Camille Jean-Baptiste Corot
Born in Paris to a wealthy commercial family, Corot was educated at Rouen before working in a draper's shop. It was not until the age of 26 however, that Corot was sufficently able to convince his parents to consent to him painting as a full-time occupation.
Training with the artists, Achille Michallon and Jean-Victor Bertin, Corot began painting out of doors as his tutors advised. Making the first of three trips to Italy in 1825, it was here that Corot began to flourish using a technique of 'plein air' painting that he would later make his own. Treating distance in terms of tone, he was to create a painterly style which fused Rococo and 18th century French influence with the artists lifelong dedication to the Classical principles of landscape.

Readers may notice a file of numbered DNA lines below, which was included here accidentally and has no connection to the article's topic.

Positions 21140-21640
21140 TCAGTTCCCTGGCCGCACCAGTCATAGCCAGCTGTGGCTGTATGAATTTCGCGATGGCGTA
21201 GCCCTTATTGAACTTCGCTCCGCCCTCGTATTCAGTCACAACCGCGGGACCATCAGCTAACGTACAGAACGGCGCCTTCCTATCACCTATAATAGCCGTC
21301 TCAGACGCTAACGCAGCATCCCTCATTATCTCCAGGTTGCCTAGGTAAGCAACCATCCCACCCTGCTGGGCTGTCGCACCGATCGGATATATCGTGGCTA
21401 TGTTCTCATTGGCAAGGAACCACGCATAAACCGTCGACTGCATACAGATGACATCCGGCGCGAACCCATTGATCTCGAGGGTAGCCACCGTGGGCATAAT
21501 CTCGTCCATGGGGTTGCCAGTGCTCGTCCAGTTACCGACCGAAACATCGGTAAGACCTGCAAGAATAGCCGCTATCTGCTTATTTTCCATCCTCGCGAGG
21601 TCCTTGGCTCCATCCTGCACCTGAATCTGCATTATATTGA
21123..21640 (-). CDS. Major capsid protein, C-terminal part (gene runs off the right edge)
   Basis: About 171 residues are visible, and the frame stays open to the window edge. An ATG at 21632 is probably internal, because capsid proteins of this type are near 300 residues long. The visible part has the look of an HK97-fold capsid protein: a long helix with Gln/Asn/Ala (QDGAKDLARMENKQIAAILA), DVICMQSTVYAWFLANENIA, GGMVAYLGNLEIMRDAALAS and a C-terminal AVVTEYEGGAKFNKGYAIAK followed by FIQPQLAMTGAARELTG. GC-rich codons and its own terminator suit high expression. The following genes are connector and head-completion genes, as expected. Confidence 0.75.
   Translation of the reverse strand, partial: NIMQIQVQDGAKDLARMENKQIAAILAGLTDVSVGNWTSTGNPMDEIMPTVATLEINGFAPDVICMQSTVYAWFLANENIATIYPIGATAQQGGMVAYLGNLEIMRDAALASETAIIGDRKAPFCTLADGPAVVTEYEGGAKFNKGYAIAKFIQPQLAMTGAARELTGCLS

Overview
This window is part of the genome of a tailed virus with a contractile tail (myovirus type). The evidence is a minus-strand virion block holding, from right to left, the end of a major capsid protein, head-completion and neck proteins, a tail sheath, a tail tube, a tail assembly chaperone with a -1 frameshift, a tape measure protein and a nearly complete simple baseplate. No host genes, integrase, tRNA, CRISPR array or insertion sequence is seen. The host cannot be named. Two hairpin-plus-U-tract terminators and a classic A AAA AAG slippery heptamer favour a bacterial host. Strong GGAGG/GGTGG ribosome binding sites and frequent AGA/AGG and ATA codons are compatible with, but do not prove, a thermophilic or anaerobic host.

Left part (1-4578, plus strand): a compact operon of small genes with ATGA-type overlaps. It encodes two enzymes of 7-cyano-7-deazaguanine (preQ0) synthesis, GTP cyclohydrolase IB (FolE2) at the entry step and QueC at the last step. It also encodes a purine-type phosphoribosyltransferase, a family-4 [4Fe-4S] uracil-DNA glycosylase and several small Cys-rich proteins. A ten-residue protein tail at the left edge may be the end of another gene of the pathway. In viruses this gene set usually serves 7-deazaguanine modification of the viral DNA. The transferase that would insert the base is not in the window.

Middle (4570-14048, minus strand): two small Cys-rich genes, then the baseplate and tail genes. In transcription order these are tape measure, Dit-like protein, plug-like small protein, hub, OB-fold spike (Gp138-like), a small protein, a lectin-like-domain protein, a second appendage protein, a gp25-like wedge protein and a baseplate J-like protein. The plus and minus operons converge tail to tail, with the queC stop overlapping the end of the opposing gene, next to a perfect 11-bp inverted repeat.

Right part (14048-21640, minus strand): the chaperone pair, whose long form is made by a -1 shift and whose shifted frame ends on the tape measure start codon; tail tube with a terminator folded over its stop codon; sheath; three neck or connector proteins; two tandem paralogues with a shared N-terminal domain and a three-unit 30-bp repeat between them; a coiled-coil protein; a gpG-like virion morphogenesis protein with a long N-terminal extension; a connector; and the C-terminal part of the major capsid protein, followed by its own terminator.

Though widely admired, and even named by Baudelaire as 'the head of the French landscape school' in 1845, Corot was never the recipient of offical patronage, and was largely reliant on the purchases of private collectors. He is remembered now as a 'pure' painter, unconcerned with depicting his own lifetime. Though his preference was for conventional landscape scenes, his innovations in technique and painting in 'plein air' were to precede the work of the Impressionists.